a plurality of fuse circuits, each associated with a memory cell array and programmable to substitute a spare word line for a defective word line in any normal cell array;
a redundancy signal line actuable by any fuse circuit when a spare word line is activated by address signals for a defective word line in a normal cell array; and
a plurality of block select circuits, each associated with a memory cell array and a fuse circuit and enabled by a redundancy enable circuit supplied to each of said plurality of memory cell arrays through a single bus line, each block select circuit enabling its associated cell array when an addressed word line is in its associated cell array, except when the redundancy signal is activated by a fuse circuit with which the block select circuit is not associated.
10. The semiconductor memory device of claim 9, wherein said single bus line is arranged in a peripheral circuit.
Description
BACKGROUND OF THE INVENTION

The present invention relates to semiconductor memory devices and more particularly, to a row redundancy circuit suitable for high density memory devices and semiconductor memory devices having the same.

It is well known that the redundancy circuit increases the yield of the semiconductor memory devices. The redundancy circuit replaces a defective memory cell with a spare or redundant memory cell. A row redundancy circuit, for example, decodes the row address for designating the defective memory cell to replace the defective memory cell with a spare memory cell. Here, the "row" extends along the direction of the word lines. In general, the higher density a semiconductor memory device has, the more memory cells the semiconductor memory device includes in the unit area. Further, a memory cell array is divided into a number of memory cell array blocks, and the memory cell array blocks increase in number as the density of the semiconductor memory device increases.

FIG. 1 is a schematic diagram of a conventional redundancy circuit. In the drawing, a memory cell array is divided into four memory cell array blocks MA0, MA1, MA2 and MA3. Each of the memory cell array blocks MA0, MA1, MA2 and MA3 includes normal row decoders X0, X1, X2 and X3 and spare word lines (SW00-SW03; SW10-SW13; SW20-SW23; and SW30-SW33). Spare row decoders SD0, SD1, SD2 and SD3 are then provided for driving the spare word lines during the redundancy operation. The number of the spare row decoders SD0, SD1, SD2 and SD3 is the same as the number of the spare word lines in each of memory cell array block MA0, MA1, MA2 and MA3. The spare row decoders SD0, SD1, SD2 and SD3 receive the address signals A0˜An-3, to drive the spare word lines. Thus, when a defect occurs at a normal word line in, for example, the memory cell array block MA0, the defect is programmed in the spare row decoders SD0, SD1, SD2 and SD3 to replace the defective normal word line with the spare word lines SW00-SW03. In this device, however, although one or two normal word lines are defective in the same memory cell array block, four spare word lines in the same redundant memory cell array are all substituted for the defective normal word lines including non-defective word lines, thus reducing the efficiency of the redundancy. Further, since the respective memory cell array blocks include their own four spare word lines, the chip size will increase.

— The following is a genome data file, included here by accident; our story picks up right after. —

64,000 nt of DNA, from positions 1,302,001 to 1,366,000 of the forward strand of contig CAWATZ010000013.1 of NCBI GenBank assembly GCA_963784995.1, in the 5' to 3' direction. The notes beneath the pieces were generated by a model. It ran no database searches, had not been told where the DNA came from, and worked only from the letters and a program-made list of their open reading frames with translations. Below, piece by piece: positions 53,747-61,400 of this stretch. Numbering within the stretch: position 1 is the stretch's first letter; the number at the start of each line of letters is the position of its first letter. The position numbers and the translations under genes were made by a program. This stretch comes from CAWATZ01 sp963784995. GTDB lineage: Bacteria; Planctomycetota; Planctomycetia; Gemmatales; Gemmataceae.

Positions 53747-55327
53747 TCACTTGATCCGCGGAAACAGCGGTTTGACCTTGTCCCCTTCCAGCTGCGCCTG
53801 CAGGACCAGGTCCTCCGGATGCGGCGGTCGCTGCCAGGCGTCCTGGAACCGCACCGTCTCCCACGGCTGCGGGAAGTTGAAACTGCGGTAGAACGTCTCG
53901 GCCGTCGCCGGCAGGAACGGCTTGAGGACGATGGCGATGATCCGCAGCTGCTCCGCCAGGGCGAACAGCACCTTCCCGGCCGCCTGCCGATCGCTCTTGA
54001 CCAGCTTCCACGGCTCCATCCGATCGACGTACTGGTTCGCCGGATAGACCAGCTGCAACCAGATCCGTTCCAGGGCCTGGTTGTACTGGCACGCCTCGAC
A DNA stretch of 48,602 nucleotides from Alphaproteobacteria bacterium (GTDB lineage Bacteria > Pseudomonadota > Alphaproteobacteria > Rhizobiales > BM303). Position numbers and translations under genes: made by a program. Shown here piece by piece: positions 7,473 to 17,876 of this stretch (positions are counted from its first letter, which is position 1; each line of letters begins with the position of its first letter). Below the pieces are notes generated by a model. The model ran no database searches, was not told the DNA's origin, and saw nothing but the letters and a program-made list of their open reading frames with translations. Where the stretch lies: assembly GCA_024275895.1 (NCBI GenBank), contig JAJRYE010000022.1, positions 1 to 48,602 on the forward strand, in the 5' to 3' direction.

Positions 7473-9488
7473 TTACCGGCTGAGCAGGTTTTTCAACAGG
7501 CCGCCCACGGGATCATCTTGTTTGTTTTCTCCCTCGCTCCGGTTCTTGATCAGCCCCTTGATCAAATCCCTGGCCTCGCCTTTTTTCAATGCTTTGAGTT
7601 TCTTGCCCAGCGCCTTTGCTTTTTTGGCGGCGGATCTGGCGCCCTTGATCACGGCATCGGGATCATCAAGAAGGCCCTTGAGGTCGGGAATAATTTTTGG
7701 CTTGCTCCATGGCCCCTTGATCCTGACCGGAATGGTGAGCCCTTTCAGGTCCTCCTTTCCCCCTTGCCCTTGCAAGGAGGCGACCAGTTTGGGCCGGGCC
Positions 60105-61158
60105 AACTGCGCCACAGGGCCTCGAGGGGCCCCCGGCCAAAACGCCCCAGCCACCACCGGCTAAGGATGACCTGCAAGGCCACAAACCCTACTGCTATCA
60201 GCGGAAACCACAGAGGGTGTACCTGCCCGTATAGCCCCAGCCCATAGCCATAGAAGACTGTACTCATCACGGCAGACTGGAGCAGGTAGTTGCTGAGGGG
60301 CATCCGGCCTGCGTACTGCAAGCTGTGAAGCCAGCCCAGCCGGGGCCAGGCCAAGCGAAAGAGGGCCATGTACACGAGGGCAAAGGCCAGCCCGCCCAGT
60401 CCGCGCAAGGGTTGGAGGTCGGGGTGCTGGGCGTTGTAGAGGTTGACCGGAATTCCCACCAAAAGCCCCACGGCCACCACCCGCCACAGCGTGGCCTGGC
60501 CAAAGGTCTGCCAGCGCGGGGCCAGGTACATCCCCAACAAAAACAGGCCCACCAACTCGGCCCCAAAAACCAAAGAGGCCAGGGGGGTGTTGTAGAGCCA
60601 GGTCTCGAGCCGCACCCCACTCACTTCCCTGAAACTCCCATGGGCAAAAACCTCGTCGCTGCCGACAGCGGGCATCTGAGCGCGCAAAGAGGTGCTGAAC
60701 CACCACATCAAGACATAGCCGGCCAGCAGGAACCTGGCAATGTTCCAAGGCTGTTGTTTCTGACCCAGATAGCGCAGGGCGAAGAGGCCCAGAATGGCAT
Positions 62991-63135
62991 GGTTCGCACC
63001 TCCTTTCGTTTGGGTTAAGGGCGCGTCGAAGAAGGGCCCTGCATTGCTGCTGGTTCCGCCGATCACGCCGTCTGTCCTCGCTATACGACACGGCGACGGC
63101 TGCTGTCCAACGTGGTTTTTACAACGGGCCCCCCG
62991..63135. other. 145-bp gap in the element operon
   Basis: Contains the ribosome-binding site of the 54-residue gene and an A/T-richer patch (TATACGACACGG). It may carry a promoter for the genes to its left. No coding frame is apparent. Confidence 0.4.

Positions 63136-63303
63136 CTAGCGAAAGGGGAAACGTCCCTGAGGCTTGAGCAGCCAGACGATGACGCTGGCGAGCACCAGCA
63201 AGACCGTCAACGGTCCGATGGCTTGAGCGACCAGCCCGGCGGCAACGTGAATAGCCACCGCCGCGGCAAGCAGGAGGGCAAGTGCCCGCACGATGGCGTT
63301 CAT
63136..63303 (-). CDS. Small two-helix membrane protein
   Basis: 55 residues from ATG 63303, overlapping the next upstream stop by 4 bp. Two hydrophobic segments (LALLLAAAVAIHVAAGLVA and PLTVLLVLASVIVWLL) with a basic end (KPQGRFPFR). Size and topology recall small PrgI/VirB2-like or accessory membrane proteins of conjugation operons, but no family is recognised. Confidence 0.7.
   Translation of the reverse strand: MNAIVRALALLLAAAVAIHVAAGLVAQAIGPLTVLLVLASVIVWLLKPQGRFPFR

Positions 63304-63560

In FIG. 2, another conventional redundancy circuit is shown which can solve the above-mentioned problems. This device includes the memory cell array blocks MA0-MA3 each having two spare word lines which are fewer in number than that of FIG. 1, and spare row decoders SD0-SD7 each for driving the respective spare word lines SW00, SW01, SW10, SW11, SW20, SW21, SW30 and SW31. Accordingly, if a normal word line is defective, only the defective word line is replaced with a spare word line, under the control of the corresponding spare row decoder. Such a redundancy circuit can substitute the defective word lines on a line-by-line basis, because the spare word lines SW00, SW01, SW10, SW11, SW20, SW21, SW30 and SW31 are controlled by their own spare row decoders SD0-SD7. However, when more than two normal word lines are defective, the defect cannot be repaired, because each memory cell array block includes only two spare word lines. Further, it is not possible to repair a defective normal word line in a memory cell array block by using a spare word line in an adjacent memory cell array block. More significantly, since each spare word line should be connected to its own spare row decoder, the total number of the spare decoders increases, which would inevitably be reduced in a high density memory device.